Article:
137. Transcript of a Telephone Conversation Between the President’s Assistant for National Security Affairs (Kissinger) and John B. Connally1

K: Hello, John.

C: Hi, Henry.

K: How are you?

C: Fine, sir.

K: John, we’re having some trouble with these Standard Oil people whose political acumen is not up to their income to put it mildly.

C: Yeah.

K: But I wanted to mention it to you and you can think about it and we can talk again on Monday.2

C: OK.

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K: You know, I talked to Saud after you did.3

C: Yes.

K: And I made essentially the same points to him. One, that we need a long-term policy and two, that it isn’t in their interests to adopt a confiscatory approach. Because if they get too far ahead of the other countries that they will start a whole new round of crises in the Middle East. Secondly, if they get into a confrontation with us, they will have to lean to states whose interest has to be to undermine them. And, therefore, for political reasons, it’s not in their interests. At the same time I told them it was not in our interests to impose a settlement on them that made them come out worse than the other states because we were interested in their stability. He took all of this very well. He agreed or he reconfirmed his agreement to delay. He said that they would not insist on net book value and he would recommend that when he got back. And he said that they would agree to a fair figure. And he said that there is good will. If I gave him what I personally thought was a fair figure, they would be heavily guided by that. I called up Jamieson and his people and they thought they had the game won at that point.4

C: Oh yeah.

K: And they wouldn’t give me a figure. And said that’s their business to negotiate it.

C: Yes.

K: And wouldn’t talk about long-term policies said that wasn’t their business either and got semi-snooty about it and sort of thanked me and dismissed me. Then the idiots, if you forgive me, on Friday5 after having asked for a postponement which they had been given, the idiots went to Saud on Friday in New York and started talking to him before he could even go back and negotiate and talk to his Government.

C: Jesus Christ.

K: So he, of course, pretended he didn’t know what they were talking about. Now Jamieson called me this morning6 and said apparently our two messages hadn’t gotten across. I said now listen Mr. Jamieson, you can tell me he didn’t agree with us, but it’s inconceivable that Connally and I can both talk to a man who doesn’t know what we are talking [Page 341]about. Obviously this guy before he went back to Saudi Arabia couldn’t say anything.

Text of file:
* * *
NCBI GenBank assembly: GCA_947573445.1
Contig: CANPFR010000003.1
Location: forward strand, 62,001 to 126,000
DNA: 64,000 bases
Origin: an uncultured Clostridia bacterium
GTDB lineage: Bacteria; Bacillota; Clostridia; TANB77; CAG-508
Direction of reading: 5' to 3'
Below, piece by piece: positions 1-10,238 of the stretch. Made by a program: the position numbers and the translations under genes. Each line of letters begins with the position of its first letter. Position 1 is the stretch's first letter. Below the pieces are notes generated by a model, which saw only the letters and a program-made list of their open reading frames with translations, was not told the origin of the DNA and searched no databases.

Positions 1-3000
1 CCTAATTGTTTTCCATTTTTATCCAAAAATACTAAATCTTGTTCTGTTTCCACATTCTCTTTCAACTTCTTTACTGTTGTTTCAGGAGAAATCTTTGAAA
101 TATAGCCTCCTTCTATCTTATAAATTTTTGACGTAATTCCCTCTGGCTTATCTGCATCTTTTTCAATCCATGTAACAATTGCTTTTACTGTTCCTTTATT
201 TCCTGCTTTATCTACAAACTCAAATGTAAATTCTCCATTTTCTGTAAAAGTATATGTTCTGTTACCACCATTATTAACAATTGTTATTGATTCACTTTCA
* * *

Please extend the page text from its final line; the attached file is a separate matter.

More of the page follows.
C: Right.

K: And equally obviously he couldn’t be in a position of having first asked for a postponement on their behalf and settling it with them before the first date for which they asked for a postponement.

C: Right.

K: This is the dilemma they are in. Now they again want to send an emissary.

C: Well the hell with them.

K: Well, that’s my view.

C: We can talk about it tomorrow, but the hell with them.

K: Jamieson wants to come down and meet with you and me but I don’t know whether we ought to do Standard Oil’s business.

C: You and I ought to meet separately first.

K: That’s what I think.

C: No question about it.

K: That’s exactly what I think.

C: They want to use us, Henry, and then when they think we’ve set them up for them then they want to try and knock a home run. God damn it, if they want to negotiate now let them go on over there and negotiate.

K: John, that’s exactly my attitude. I just thought I had missed the point. They were using us to set something up and then they were going for the home run.

C: Sure.

K: The stupid bastards. They could have given me a figure a $100 million higher than what they were going to settle for.

C: That’s correct. Well, let’s you and I talk about it before we get involved with them.

K: OK, good. Your reaction is exactly mine and I just wondered whether I had missed something.

C: Oh hell no, your instincts are always right. You’re right again.

K: I look forward to seeing you and I would like to talk over some other things.

C: OK, Henry. We’ll meet tomorrow.

K: No, Monday.

C: Monday. I’m sorry, Monday yes.

K: I had to slip it to noon. Is that—

C: I understand and that’s fine.

K: That’s fine. OK, good.

C: All right.

  1. Source: National Archives, Nixon Presidential Materials, NSC Files, Kissinger Telephone Conversation Transcripts, Box 15, Chronological Files. No classification marking. Kissinger was in Washington; Connally was in Texas.
  2. August 7.
  3. Undated talking points for Kissinger’s meeting with the Prince are in the National Archives, Nixon Presidential Materials, White House Special Files, Subject Files, Confidential Files, Box 8, [CF] CO 128 Saudi Arabia, 1971–1974.
  4. Apparently a reference to Kissinger’s telephone conversations with Hedlund on August 2 at 5:41 p.m., and Jamieson on August 3 at 10:20 a.m. (Ibid., NSC Files, Kissinger Telephone Conversation Transcripts, Box 15, Chronological Files)
  5. August 4.
  6. Telephone conversation between Kissinger and Jamieson, August 5, 9:05 a.m. (National Archives, Nixon Presidential Materials, NSC Files, Kissinger Telephone Conversation Transcripts, Box 15, Chronological Files)